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Thread: Need a NEW prop valve

  1. #1

    Dr_Snooz's Avatar
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    Need a NEW prop valve

    Since my rear disc swap, the prop valve has seeped. I've tightened the flare nuts to near failure, pulled them apart, fiddled and re-tightened to near failure. I've re-sealed the prop valve and variously filed away at the sealing flares. I have succeeded only in worsening the seepage into outright leakage. I need to re-do the whole mess, replacing the sealing flares and the prop valve. I'm not super excited about installing another used prop valve, so that leaves me searching the aftermarket for a universal/adjustable valve. My only problem is that I don't know what to get. I haven't seen anything that has two inlets and four outlets and am not sure what line size they have. Does anyone have any experience with this who can help me out? What aftermarket prop valve would work with our cars?
    Dr_Snooz

    "I like to take hammers, and just break stuff, just break stuff." - Beavis


    1989 Honda Accord LX-i Coupe, 220k miles, MT swap, rear disc swap

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  2. #2

    cygnus x-1's Avatar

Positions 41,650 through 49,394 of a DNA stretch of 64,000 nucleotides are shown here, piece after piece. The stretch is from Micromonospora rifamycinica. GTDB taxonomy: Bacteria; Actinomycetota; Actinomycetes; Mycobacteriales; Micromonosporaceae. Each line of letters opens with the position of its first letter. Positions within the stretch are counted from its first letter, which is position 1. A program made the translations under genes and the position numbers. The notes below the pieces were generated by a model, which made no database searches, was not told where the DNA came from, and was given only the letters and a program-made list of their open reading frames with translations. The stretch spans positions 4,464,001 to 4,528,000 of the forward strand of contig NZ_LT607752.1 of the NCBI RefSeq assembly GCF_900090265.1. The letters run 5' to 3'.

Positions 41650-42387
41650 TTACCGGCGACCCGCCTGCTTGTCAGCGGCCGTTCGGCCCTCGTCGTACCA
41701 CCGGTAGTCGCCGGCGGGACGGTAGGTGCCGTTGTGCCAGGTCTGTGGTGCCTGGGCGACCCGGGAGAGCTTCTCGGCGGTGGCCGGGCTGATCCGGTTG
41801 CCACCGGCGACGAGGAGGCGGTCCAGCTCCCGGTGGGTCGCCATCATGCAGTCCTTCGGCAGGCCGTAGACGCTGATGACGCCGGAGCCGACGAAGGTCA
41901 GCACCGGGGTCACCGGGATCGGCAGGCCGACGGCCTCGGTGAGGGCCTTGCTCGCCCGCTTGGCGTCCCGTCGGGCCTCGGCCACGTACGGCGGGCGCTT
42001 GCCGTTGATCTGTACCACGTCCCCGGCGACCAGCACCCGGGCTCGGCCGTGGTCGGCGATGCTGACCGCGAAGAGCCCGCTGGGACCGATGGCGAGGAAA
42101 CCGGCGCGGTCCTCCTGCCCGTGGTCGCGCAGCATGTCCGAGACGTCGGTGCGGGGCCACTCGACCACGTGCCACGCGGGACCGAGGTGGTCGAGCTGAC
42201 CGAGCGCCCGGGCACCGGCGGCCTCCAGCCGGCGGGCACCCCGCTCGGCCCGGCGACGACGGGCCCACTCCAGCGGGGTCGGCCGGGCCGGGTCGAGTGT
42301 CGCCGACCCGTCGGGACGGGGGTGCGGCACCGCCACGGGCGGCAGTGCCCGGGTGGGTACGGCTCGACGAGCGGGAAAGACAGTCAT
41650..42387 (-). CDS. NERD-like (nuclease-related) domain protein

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    Re: Need a NEW prop valve

    I went through this on my old Samurai. In my case the lines were kinda messed up too so I ended up replacing a few of those as well. But for the valve I used on of these:

    Wilwood High-Performance Disc Brakes - MasterCylinder No: 260-11179

    It only has 3 outputs (2 front, 1 rear) so you will need a splitter for the rear lines. This also means that the system will be split front to back instead of front/rear-left/right cross. The brakes will work just the same, but if you ever had some kind of line failure you would lose either the front or the rear, instead of one front and the opposite rear. You could argue that the crossing system is a bit safer but in reality if you lose a brake line it's probably going to be bad anyway, so the difference is mostly academic. If you really wanted to maintain the stock split setup you could get two adjustable simple prop valves (1 in, 1 out) and a couple splitters and connect them with the sides swapped for the rears. The downside here is that you would have a separate adjustment for each rear brake, which means they would have to be adjusted the same. The adjustment wouldn't be that hard since the rear brakes don't do that much anyway, but it would also require a bit more plumbing.

    The other thing about the WIlwood valve is that the threads are 3/8-24 instead of M10x1.0. The lines themselves are exactly the same size so you just need to use the correct flare nuts. The flares are also the standard double flare so no issues there.

    Now since the new valve is a different shape than the old valve the new lines may not reach, especially since you'll have to cut the stock lines back for the new flare nuts and flares. So you may end up replacing some of the stock lines. This IS a PITA but I found that using the new NICOPP type brake line made this a little better because it's easier to bend. It can be bent mostly by hand although it does work harden so you can't bend it too many times. It's also softer so it flares easier.